Show Notes: When School Financing Hit the Courts

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Kimberley Robinson
S2 E4: When School Financing Hit the Courts

The Supreme Court said the Constitution didn’t guarantee a right to education in the 1973 case San Antonio Independent School District v. Rodriguez, but litigation aiming for equity continues, as UVA Law professor Kimberly Robinson explains. More

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Show Notes: When School Financing Hit the Courts

Kimberly J. Robinson

Kimberly Jenkins Robinson is a national expert who speaks domestically and internationally about educational equity, equal educational opportunity, civil rights and the federal role in education. Her scholarship has been published widely in leading journals and proposes innovative legal and policy solutions for ensuring that all children receive equal access to an excellent education.

In December 2019, New York University Press will publish her second edited book, “A Federal Right to Education: Fundamental Questions for Our Democracy,” which gathers leading constitutional and education law scholars to consider the challenging questions raised by recognizing a federal right to education in the United States. Her first book, “The Enduring Legacy of Rodriguez: Creating New Pathways to Equal Educational Opportunity,” was co-edited with Professor Charles Ogletree Jr. of Harvard Law School and published by Harvard Education Press in 2015.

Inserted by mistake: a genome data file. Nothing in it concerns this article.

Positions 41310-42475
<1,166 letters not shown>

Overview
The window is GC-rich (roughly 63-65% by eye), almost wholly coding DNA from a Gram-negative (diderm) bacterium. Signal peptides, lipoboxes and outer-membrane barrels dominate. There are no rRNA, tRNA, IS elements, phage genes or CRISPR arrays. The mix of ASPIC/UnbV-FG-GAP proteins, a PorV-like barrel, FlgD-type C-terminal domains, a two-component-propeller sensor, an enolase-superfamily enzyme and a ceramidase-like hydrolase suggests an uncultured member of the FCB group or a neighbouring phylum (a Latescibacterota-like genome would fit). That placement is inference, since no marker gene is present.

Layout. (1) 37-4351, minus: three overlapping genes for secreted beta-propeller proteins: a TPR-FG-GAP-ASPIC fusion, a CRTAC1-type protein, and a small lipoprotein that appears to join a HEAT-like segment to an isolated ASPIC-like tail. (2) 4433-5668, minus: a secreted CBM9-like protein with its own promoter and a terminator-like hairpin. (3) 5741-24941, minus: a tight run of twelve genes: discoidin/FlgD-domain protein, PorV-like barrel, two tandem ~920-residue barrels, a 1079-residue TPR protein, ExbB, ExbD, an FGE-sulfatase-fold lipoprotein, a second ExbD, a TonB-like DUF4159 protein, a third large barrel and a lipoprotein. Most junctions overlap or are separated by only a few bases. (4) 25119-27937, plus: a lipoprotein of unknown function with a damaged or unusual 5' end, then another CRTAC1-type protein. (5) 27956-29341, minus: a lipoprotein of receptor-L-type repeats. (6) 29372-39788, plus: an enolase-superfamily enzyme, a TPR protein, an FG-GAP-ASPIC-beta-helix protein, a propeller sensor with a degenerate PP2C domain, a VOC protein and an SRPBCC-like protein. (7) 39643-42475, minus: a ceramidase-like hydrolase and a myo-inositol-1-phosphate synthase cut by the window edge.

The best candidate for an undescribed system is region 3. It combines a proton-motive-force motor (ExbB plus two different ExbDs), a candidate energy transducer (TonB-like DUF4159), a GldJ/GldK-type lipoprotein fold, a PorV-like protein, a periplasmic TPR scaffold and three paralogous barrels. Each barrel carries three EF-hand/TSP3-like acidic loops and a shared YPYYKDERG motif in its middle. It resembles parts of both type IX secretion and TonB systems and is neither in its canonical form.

Robinson previously was on the faculty of the University of Richmond School of Law and Emory University School of Law. She also served in the General Counsel’s Office of the U.S. Department of Education, where she helped draft federal policy on issues of race, sex and disability discrimination. In addition, Robinson represented school districts in school finance and constitutional law litigation as an associate with Hogan & Hartson (now Hogan Lovells).
 

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